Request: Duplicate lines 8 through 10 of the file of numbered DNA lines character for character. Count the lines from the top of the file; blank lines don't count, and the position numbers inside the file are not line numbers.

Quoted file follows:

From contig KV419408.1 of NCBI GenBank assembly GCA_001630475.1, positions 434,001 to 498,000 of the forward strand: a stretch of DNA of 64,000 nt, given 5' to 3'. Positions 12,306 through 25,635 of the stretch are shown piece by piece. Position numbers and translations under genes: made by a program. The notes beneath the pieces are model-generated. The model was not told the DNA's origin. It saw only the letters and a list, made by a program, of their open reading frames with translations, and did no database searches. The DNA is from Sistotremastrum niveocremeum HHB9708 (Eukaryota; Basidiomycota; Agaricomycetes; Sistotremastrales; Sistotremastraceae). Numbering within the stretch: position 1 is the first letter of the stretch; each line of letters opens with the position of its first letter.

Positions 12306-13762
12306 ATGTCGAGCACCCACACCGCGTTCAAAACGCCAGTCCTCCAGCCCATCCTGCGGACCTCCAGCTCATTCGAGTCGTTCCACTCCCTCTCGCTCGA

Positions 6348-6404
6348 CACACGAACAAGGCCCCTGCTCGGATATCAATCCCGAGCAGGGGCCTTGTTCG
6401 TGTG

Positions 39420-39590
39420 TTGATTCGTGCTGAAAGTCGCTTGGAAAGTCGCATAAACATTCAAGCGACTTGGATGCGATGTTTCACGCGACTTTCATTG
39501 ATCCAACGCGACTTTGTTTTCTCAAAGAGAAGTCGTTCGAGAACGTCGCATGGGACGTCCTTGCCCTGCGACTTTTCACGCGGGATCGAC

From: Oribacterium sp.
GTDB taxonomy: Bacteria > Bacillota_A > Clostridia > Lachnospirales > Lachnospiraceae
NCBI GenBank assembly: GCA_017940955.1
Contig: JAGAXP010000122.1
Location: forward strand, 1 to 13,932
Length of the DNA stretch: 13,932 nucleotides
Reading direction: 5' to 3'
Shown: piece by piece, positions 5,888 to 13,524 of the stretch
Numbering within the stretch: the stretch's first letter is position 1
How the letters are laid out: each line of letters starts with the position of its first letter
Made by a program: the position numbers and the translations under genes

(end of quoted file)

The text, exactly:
39420 TTGATTCGTGCTGAAAGTCGCTTGGAAAGTCGCATAAACATTCAAGCGACTTGGATGCGATGTTTCACGCGACTTTCATTG
39501 ATCCAACGCGACTTTGTTTTCTCAAAGAGAAGTCGTTCGAGAACGTCGCATGGGACGTCCTTGCCCTGCGACTTTTCACGCGGGATCGAC

From: Oribacterium sp.